You know how it is about the weather influencing what you decide to cook for dinner? If it’s a rainy day I like to stay in and bake something. Cloudy, cold days often mean soup. A warm balmy night often triggers salads of some kind. Well, my bell weather was working the day before when the temps were in the 70’s and 80’s, but the next day it was cold. But I’d already decided what I wanted to make, so what can a girl do except follow through? So even though it was cool weather, I made salad for dinner.
The recipe came from a Bobby Flay episode I watched on the Food Network several years ago. It reminded me of a favorite recipe – one that won a reader’s recipe contest in Cooking Light for a Crunchy Shrimp on Couscous Salad with a yummy dressing. That’s what I was thinking about as I flipped through my to-try recipes. Mint is in season, I think, and this salad was perfect – hot, grilled marinated shrimp served on a bed of tabbouleh salad.
Since lemon and lemon juice are frequently seen in my recipes, it’s probably no surprise that I’d like tabbouleh, right? I remember exactly when I first had it – it was about 1970, served to me by a friend of my mother’s, Ruth Spilmer. Ruth was a very good cook, and one day she invited a few friends over for a lovely lunch. Remember, back in those days when most women didn’t work, that’s what we did to entertain . . . we invited lady friends over for a nice luncheon – crystal, china, the whole deal. No alcohol though. The other thing I remember about Ruth was her shoes. She always wore spiky high heels. She wore them morning, noon and night. At home, she wore the kinds with feathers around the toes. She said that for so many years she’d worn high heels that her tendons couldn’t stretch to wear flatter shoes, so she just had to wear heels from the moment she stepped out of bed. I can’t imagine! Isn’t it funny sometimes, the things you remember?
So back to this luncheon – what else Ruth served, I don’t remember, but the tabbouleh was a stand-out. I’d never had Bulgar wheat – didn’t really even understand what it was (a parboiled wheat berry that’s been sliced, chunked). But all it takes to make it chewy and edible is a soak in boiling water for an hour or two. And the addition of some key ingredients, namely lemon juice, olive oil, garlic and green onions makes it salad. Ruth always added diced cucumber and diced fresh tomatoes too. I’ve made her recipe off and on for years. So, this Bobby Flay recipe has been changed – only to make the tabbouleh salad like my friend Ruth did. We had it for leftovers a few nights later, and I just added bit more cucumber, tomato and that time I added radishes. And more arugula. So then I had to add a tad bit more lemon juice and olive oil too, but not much.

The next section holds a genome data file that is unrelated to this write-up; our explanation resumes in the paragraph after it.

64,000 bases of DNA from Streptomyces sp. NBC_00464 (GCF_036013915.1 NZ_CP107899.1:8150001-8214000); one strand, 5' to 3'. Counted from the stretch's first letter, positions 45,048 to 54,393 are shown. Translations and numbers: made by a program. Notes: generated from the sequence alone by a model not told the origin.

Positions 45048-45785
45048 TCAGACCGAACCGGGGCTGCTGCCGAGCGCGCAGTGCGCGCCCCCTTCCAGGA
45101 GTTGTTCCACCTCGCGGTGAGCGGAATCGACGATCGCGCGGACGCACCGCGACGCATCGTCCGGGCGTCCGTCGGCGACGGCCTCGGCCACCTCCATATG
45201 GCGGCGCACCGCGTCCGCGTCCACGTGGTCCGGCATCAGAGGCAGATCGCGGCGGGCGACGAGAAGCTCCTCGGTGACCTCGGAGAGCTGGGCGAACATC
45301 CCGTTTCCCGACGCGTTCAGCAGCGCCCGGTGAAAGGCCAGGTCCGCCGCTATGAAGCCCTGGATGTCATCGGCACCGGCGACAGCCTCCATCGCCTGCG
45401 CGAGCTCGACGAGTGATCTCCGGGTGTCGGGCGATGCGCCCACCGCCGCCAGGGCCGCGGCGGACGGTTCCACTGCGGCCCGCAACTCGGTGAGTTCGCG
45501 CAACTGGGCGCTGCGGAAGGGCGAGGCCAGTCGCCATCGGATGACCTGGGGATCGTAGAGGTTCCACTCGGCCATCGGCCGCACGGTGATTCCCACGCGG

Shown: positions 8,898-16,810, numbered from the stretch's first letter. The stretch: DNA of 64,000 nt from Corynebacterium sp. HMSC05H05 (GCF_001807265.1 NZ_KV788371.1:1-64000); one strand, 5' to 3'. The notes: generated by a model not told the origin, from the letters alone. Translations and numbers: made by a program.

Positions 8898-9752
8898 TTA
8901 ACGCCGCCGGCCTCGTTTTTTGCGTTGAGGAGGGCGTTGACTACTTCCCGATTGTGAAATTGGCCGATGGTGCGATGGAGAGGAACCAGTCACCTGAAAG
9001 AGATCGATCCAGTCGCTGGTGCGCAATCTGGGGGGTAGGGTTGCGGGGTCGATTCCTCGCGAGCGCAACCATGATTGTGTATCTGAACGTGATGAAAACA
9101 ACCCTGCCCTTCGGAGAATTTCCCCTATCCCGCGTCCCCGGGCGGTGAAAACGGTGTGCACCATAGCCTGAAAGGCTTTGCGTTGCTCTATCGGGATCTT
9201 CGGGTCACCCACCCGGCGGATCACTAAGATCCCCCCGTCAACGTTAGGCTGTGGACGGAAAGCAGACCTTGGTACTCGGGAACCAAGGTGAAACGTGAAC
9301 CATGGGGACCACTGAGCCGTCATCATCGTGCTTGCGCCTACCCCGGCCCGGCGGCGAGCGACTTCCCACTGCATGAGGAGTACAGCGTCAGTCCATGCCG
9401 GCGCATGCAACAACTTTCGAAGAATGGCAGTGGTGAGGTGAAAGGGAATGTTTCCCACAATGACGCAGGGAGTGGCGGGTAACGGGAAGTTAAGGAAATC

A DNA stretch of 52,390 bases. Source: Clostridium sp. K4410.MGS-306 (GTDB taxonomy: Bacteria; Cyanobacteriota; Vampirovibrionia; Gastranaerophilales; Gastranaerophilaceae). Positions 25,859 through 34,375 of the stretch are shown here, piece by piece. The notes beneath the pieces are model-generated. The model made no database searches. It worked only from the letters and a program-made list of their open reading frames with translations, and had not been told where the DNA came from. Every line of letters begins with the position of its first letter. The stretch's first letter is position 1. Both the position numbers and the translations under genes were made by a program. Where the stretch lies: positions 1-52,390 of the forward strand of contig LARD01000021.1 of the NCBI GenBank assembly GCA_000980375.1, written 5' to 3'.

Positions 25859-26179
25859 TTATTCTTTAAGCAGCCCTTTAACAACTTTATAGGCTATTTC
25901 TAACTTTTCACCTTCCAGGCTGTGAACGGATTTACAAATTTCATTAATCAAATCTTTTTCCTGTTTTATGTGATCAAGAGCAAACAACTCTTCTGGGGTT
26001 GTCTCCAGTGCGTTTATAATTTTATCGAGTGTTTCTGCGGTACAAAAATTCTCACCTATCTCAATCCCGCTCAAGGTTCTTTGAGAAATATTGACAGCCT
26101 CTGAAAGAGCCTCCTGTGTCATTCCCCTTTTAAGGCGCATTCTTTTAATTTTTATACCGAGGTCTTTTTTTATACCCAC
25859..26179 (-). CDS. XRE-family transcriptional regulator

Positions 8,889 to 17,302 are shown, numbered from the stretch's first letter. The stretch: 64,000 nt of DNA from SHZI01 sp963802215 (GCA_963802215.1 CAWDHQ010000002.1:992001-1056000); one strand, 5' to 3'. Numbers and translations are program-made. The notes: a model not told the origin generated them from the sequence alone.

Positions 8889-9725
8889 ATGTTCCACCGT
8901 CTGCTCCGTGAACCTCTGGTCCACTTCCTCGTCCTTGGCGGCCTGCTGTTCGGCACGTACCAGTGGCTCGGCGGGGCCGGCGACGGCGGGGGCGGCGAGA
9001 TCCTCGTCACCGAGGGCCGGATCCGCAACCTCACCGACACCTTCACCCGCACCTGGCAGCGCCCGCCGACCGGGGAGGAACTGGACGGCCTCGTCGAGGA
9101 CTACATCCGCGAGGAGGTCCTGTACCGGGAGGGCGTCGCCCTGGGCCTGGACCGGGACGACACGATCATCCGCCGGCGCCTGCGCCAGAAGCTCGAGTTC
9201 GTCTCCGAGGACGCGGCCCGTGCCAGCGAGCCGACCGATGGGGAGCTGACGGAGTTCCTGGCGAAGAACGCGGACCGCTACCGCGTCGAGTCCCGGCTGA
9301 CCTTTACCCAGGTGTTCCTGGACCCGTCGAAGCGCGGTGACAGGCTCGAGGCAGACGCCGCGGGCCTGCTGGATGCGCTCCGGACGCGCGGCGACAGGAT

Mint Marinated Grilled Shrimp
Recipe: Adapted from Bobby Flay, Food Network
NOTES: I think you could reduce the shrimp marinade to about half – if you just tossed it a couple of times during the 10-minute soak. You throw out the marinade anyway. I prepared the shrimp on my stovetop grill – heated up to a pretty hot temp – and they were done in a flash. Have the tabbouleh salad all ready before you start grilling as you want to whisk it to the table while they’re still hot.
BULGUR WHEAT SALAD:
1/2 cup Bulgar wheat — medium or coarsely cracked
1 1/2 cups boiling water
3/4 cup baby arugula leaves
2 large green onions — thinly sliced
3 tablespoons fresh mint — finely chopped, plus fresh mint leaves for garnish
1/4 cup fresh lemon juice — or lime juice
1 clove garlic — chopped to a paste
1/4 cup olive oil
1/3 cup cucumber — diced
1/4 cup fresh parsley — chopped
1/3 cup fresh tomatoes — diced
Salt and freshly ground black pepper
1/4 cup fresh lemon juice
3 tablespoons fresh mint — chopped
1/4 cup canola oil
1/4 teaspoon freshly ground black pepper
1 pound large shrimp — (20-24 count)
Salt, to taste
1. Place Bulgar in a bowl and pour the boiling water over. Cover with plastic wrap and let stand until bulgur is tender and most of the water is absorbed, about 1 to 2 hours.
2. Drain off any excess liquid from the Bulgar and allow it to sit in a colander for 15-20 minutes to drain off further water. Place Bulgar in a bowl and stir in the arugula, green onions, cucumber, parsley, tomatoes and mint.
3. Whisk together the lemon juice, garlic and oil and season with salt and pepper. Pour the mixture over the bulgur and taste again for seasoning.
4. Transfer tabbouleh to a platter and top with the grilled shrimp. Garnish with fresh mint leaves.
5. SHRIMP: Combine juice, mint, oil and pepper in a blender and blend until smooth. Place shrimp in a bowl, pour marinade over and stir to coat evenly in the marinade. Marinate for 10 minutes. Heat grill to high. Season shrimp with salt and grill for 1 to 2 minutes per side or until slightly charred and just cooked through.
Per Serving (assumes you consume the marinade, so this is all wrong): 442 Calories; 29g Fat (59.1% calories from fat); 26g Protein; 20g Carbohydrate; 5g Dietary Fiber; 173mg Cholesterol; 183mg Sodium.
A year ago: Salmon Filets with Orange & Leek Cream Sauce